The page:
22 April 2006

Fat, Drunk and Stupid is No Way to...

Okay, I can't speak for the first two in this case, but (as long as I'm quoting it correctly) I do love that line.

[Hopefully I'm not violating any copyright laws by posting it]

So, I imagine that many have already been clued in to the latest young author who decided to take upon herself to self-publish a piece of Star Wars fanfic.

[Note: I imagine it's only a matter of time before Amazon figures out that they really don't want to bend over for the lawyers of George Lucas and take down the page.]

[Additional Note: Not having read the book, I can only go by one of the comments that the poor author apparently confuses Star Wars and Star Trek icons. Poor thing.]

So, aside from the blatant violation of copyright (which the author has reportedly blown off because the book was only for distribution to friends and family [Hello, genius! Amazon.com????]), there's a bigger issue at hand.


No, I've never (as far as I recall while sober) written fanfic, but it's everywhere online. Who knows, there may even be Aston West fanfic out there somewhere. But, for the most part, it goes unpunished because people write it for themselves (and other fanfic writers, I presume). This author had the audacity to try and sell it (near 300 pages for $20...still cheaper than a PublishAmerica offering).

Now, the question I have is simple: What would have happened in this case if the author had simply offered the piece up as a free e-book? Perhaps via her website (which has since been taken down, presumably by the Lucas juggernaut)? Perhaps via Lulu?

Considering the amount of fanfic out there, I don't imagine most of it gets much attention for its blatant copyright violation. So, what is the magic "go" point at which the lawyers began to play the Jaws theme song (uh oh, copyright violation in progress)?

12 April 2006

It Doesn't Get Much Better Than This...

I knew there was a reason I liked space travel so much. My ship is relatively easy to fix. Everything in its place, everything easy to get to. Most of the time, things work for a long time (unless someone messes with the systems)

With the way they build cars (most notably, the Chevy Cavalier, circa 1997), is it any wonder that GM keeps laying people off on its way out of business?

Of course, ever since it was bought used around 6 years ago, it's been nothing but trouble, so I've heard. The really disturbing part is that even going through numerous repairs, it's still been cheaper than buying something new.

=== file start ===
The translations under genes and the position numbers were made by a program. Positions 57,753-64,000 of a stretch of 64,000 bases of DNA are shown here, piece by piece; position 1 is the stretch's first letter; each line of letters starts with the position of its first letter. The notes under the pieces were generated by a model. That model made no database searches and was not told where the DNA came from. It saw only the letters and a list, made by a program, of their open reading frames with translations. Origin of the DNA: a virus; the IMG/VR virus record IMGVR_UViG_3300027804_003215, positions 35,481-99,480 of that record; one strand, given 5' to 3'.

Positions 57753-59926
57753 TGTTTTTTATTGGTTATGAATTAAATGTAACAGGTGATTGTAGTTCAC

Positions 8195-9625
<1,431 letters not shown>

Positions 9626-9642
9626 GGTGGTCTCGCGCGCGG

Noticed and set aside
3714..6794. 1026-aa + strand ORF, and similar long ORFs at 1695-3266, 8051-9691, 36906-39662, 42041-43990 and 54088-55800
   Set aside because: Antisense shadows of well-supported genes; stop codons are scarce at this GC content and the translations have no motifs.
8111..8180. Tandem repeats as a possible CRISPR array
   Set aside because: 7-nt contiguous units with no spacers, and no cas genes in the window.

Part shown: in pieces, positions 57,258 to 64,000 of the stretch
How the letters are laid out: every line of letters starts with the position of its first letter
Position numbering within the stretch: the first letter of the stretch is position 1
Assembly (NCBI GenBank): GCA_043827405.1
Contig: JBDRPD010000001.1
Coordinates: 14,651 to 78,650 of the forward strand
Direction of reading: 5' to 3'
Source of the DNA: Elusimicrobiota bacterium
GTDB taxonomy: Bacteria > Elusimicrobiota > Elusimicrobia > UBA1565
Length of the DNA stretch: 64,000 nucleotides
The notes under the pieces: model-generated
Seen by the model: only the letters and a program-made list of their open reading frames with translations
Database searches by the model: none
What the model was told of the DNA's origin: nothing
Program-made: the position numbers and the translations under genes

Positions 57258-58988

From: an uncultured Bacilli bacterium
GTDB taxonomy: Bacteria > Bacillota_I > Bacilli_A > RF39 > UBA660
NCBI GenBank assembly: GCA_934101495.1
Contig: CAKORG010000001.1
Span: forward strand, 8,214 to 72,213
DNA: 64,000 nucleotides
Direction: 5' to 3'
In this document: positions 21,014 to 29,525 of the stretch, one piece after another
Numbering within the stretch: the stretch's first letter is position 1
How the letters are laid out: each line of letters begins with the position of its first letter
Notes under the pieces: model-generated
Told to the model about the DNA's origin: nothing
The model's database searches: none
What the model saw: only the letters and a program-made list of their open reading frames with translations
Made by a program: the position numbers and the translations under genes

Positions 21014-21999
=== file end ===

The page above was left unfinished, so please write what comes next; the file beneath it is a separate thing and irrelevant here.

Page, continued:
04 April 2006

The New Math, Part Two?

So, I'd say I'm fairly intelligent when it comes to math (even by Earth standards), but I have a feeling my powers are going to be for naught, because obviously math as Earth knows it has changed.

A friend recently re-financed his home (on a daily interest system) and set it up on automatic biweekly payments. Well, as happens whenever money is involved, someone screwed up.

So, get your pencils, your paper, and your calculators ready, because this will be a toughie...

One payment was made 14 days after the last.

Another payment was made 14 days after that one.

So, one would think that the principal/interest split on the second payment (amounts don't matter) would have ended up more for principal, less for interest, right?

(For those still back at "Where's my calculator?!?" your balance would be lower on the second payment, and thus the interest would be less, at least it used to be)

But yet, the interest was not just more, but so much more that it cut the principal payment to a quarter of what it should have been.

Repeated attempts have been made to convince the bank in question that they're mistaken (even though they've attempted to justify the interest unsuccessfully on multiple occassions), but yet nothing has come of it.

I guess the next step for my friend is to contact federal authorities, as I imagine financial fraud is still a crime...

Unless, of course, the math rules have really changed...

Aston West
bank interest
home loans